Waste picker representatives from 19 countries gathered in Nairobi to participate in the International Alliance of Waste Pickers Coordination Meeting. The general objectives were to discuss the interim work towards their Elective Congress; to promote connection and trust-building among waste pickers from the different regions, and to celebrate the International Waste Pickers Day on March 1st with a march around the Dandora dumpsite.
March 1st commemorates waste pickers who lost their lives on this day in the Universidad Libre De Barranquilla Colombia in 1992. 31 years ago, waste pickers were invited to the university under the pretext of receiving recyclable materials. Once inside the campus, they were beaten and shot to death, and their bodies were to be used for research and organ trafficking.
During the march, that welcomed hundreds of waste pickers and allies, they highlighted that the International Waste Pickers Day is a day to memorialise the struggles of waste pickers for recognition, and dignity across the planet. It is the day to mark the achievements of waste-pickers associations, organizations and unions and the International Alliance of Waste Pickers. On this International Waste Pickers Day and through their march, waste pickers demanded the following from the national and county governments in Kenya and governments around the world:
- Recognise the occupation of waste-pickers and recognise waste-pickers’ right to access waste.
- Waste-pickers should be paid fair and better prices for recovering and reclaiming recyclable and reusable materials.
- Affordable, comfortable and quality housing for all waste-pickers and their families.
- Government should give waste management tenders to waste-pickers, run enterprises and organizations.
- Health and life insurance for all waste-pickers and their families.
- The dumpsites should not be closed before providing sustainable and regularised livelihood opportunities to waste-pickers.
Post the march, the Kenyan National Waste Pickers Association held a press conference with the participation of government officials, leaders of the IAWP and representatives of the media at Dandora Community Centre. Jyoti Mathur-Filipp, Executive Secretary, Secretariat, INC for Plastics Pollution and Nao Takeuchi, Waste Management Expert from UN-HABITAT were present at the press conference and addressed the almost 200 waste pickers that attended the event.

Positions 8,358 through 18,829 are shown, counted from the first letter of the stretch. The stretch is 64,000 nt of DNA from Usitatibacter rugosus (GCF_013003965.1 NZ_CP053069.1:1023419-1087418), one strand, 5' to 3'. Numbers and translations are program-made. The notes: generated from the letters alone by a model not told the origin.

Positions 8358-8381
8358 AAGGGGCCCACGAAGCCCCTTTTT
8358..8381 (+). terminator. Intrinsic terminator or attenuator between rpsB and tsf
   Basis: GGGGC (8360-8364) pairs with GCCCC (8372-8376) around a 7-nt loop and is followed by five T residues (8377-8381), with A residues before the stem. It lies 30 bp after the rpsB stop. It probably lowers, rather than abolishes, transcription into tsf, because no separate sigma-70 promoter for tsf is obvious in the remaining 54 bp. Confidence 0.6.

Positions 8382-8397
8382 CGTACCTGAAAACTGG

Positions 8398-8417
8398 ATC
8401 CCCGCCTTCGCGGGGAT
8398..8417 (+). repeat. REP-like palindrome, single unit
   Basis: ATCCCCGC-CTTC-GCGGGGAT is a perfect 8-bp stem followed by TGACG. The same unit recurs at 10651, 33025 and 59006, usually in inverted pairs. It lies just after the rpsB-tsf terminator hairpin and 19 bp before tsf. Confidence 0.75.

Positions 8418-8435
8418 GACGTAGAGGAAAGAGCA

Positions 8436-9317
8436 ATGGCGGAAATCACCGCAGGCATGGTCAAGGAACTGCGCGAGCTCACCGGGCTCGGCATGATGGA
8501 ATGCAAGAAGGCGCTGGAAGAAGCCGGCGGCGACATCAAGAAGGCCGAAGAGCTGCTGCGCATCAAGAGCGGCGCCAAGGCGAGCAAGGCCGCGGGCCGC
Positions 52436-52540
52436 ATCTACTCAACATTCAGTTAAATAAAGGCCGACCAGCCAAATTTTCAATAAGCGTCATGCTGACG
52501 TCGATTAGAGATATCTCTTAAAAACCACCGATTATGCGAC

In the video, by order of appearance:
- Yvonne Norville, Sure We Can USA
- Samuel Le Coeur, Amelior France
- Kulsum Begun, Bangladesh Waste Picker Union (BWPU)
- Leonor Larraburu, FACCyR Argentina
Other leaders who spoke during the conference:
- Friday Gabriel Oku, Association of Scrap and Waste Pickers in Lagos (ASWOL)/ NASWON
- Sushila Sable, AIW and Parisar Bhagini Vikas Sangha (PBVS)
- Harouna Niasse, L’association des Recuperateurs et Recuperatrices de Mbeubeuss (Bok Diom)
- Yenny Del Carmen, Movimiento Nacional de Recicladores de Panamá (MNRP)
- John Chweya, Kenya National Waste Pickers Association
- Severino Francisco Lima, Movimento Nacional dos Catadores de Materiais Recicláveis – MNCR Brasil
- Barbie Weber, GroundScore USA
Alejandro Antonio Mena, Asociación Movimiento Nacional Recicladores de Chile (ANARCH)
- Shanti Tamang, Samyukta Safai Jagaran (SASAJA)
As part of the week’s activities, waste pickers also visited the Dandora dumpsite, which covers approximately 70 acres, and is the destination of about 1,100 tonnes of solid waste generated daily by Nairobi’s population. The dumpsite sustains the livelihoods of approximately 3,000 waste picker families. They recover plastic, food, clothes, paper and bottles that they can sell for much-needed income. “One of our biggest challenges here is access to health and access to education” says Winnye and Joyce, National Organizing Secretaries of Kenyan National Waste Pickers Welfare Association (KENAWPWA).